Woman hiking through forest, rear view, Mineral King, Sequoia National Park, California, USA

©Peter Amend/Getty Images

Mineral King

Sequoia National Park

A scenic subalpine valley at 7500ft, Mineral King is Sequoia’s backpacking mecca and a good place to find solitude. Gorgeous and gigantic, its glacially sculpted valley is ringed by massive mountains, including the jagged 12,343ft Sawtooth Peak. The area is reached via Mineral King Rd – a slinky, steep and narrow 25-mile road not suitable for RVs or speed demons; it's usually open from late May through October. Plan on spending the night unless you don’t mind driving the three-hour round-trip.

Hiking anywhere from here involves a steep climb out of the valley along strenuous trails, so be aware of the altitude, even on short hikes. Enjoyable day hikes go to Crystal, Monarch, Mosquito and Eagle Lakes. For long trips, locals recommend the Little Five Lakes and, further along the High Sierra Trail, Kaweah Gap, surrounded by Black Kaweah, Mt Stewart and Eagle Scout Peak – all above 12,000ft.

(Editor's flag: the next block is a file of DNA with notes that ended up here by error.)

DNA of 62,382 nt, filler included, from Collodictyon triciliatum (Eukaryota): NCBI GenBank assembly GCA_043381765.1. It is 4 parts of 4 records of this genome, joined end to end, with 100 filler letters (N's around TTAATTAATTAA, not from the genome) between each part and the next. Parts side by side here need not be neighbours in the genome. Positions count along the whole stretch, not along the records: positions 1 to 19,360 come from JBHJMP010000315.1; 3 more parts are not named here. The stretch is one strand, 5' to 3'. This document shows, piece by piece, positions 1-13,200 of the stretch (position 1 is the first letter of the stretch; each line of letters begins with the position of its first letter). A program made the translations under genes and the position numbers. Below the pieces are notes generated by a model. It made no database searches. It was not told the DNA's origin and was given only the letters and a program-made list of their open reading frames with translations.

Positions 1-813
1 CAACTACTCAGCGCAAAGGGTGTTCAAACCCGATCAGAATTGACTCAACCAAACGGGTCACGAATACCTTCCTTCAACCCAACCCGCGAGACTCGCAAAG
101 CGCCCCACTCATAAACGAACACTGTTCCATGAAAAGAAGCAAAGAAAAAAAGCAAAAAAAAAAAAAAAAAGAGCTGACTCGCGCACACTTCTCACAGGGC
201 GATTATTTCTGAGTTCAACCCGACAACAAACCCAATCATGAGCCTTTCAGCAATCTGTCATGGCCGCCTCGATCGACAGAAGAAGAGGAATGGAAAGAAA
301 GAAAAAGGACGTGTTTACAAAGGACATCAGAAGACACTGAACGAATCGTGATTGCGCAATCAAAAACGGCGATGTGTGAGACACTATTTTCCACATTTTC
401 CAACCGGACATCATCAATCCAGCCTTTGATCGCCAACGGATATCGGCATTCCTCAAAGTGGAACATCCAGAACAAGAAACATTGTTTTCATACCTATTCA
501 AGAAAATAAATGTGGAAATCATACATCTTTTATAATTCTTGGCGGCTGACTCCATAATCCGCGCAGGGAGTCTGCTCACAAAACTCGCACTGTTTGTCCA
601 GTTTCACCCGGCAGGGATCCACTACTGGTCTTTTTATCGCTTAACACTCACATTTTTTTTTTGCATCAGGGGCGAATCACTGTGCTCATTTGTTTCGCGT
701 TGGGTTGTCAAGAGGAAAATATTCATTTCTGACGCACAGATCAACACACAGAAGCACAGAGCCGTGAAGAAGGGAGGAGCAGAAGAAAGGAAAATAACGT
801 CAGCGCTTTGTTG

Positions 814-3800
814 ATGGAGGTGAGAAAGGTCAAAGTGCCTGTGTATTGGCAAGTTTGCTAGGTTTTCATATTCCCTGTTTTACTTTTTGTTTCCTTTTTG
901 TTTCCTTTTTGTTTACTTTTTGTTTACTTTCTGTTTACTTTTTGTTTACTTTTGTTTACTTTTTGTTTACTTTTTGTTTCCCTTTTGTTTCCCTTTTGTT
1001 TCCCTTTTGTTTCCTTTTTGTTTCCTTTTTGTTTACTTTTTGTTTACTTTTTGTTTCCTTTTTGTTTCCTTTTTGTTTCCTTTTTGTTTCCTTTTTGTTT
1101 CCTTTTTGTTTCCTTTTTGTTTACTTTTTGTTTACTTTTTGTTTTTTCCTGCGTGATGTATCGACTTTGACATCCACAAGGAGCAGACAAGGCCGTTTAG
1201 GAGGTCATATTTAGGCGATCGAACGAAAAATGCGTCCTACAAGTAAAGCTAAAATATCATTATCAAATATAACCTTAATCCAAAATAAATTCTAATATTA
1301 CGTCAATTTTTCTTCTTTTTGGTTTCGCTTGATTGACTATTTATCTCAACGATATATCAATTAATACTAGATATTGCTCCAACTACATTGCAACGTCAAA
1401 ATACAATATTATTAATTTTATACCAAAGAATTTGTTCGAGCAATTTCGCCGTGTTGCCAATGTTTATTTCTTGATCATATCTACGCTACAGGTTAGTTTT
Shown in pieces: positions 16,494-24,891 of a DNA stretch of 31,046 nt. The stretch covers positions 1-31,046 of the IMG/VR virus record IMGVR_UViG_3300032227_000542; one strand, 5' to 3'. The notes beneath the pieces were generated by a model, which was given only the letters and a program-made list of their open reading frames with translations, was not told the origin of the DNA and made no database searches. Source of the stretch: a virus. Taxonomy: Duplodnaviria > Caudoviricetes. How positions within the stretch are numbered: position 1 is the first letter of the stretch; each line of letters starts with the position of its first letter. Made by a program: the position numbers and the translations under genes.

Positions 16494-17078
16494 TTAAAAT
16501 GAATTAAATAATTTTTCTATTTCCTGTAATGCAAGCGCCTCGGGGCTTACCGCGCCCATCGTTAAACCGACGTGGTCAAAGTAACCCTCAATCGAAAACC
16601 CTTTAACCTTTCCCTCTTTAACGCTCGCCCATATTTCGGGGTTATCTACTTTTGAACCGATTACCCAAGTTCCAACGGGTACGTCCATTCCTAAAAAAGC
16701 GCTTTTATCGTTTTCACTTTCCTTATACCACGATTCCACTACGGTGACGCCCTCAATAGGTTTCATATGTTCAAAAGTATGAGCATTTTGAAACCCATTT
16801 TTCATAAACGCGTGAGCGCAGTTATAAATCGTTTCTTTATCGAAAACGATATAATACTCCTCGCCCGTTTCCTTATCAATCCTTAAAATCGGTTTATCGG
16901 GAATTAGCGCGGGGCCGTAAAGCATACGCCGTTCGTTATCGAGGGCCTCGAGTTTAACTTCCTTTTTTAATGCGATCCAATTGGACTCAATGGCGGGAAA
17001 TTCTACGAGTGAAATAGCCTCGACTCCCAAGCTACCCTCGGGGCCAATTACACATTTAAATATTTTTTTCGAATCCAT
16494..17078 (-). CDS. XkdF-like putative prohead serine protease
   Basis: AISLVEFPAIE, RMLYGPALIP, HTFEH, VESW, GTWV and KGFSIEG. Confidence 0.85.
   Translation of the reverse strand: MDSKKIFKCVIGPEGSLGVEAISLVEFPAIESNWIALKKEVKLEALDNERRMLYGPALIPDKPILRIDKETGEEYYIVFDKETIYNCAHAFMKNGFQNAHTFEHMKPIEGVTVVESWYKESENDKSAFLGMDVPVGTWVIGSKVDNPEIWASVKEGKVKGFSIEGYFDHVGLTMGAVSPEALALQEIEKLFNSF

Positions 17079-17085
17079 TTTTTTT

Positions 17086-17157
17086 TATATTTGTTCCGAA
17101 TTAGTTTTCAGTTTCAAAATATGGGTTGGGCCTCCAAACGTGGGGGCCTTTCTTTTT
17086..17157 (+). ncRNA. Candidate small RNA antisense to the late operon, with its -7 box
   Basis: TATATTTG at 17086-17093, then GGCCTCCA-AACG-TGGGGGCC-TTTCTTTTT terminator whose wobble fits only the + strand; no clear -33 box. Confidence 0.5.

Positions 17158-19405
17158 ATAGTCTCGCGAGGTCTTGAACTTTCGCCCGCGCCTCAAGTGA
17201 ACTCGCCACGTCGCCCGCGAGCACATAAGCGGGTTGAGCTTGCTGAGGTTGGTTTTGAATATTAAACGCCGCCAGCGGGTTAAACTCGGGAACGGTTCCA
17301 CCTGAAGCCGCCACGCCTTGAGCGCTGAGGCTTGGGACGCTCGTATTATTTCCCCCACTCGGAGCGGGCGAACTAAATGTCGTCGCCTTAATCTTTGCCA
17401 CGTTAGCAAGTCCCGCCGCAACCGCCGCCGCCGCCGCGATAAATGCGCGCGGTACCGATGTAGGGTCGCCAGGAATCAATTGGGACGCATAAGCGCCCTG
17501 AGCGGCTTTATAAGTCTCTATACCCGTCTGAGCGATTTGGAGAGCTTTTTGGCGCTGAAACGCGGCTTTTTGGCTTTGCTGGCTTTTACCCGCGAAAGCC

In spring and early summer, hordes of hungry marmots terrorize parked cars at Mineral King, chewing on radiator hoses, belts and wiring to get the salt they crave after their winter hibernation. If you’re thinking of going hiking during that time, you’d be well advised to protect your car by wrapping the underside with a diaper-like tarp – apparently, the marmots have learned to get around the previously recommended chicken wire.

From the 1860s to the 1890s, Mineral King witnessed heavy silver mining and lumber activity. There are remnants of shafts and stamp mills, though it takes some exploring to find them. A proposal by the Walt Disney Corporation to develop the area into a massive ski resort was thwarted when Congress annexed it to make it part of the national park in 1978. The website of the Mineral King Preservation Society (www.mineralking.org) has all kinds of info on the area, including its rustic and still-occupied historic mining cabins.

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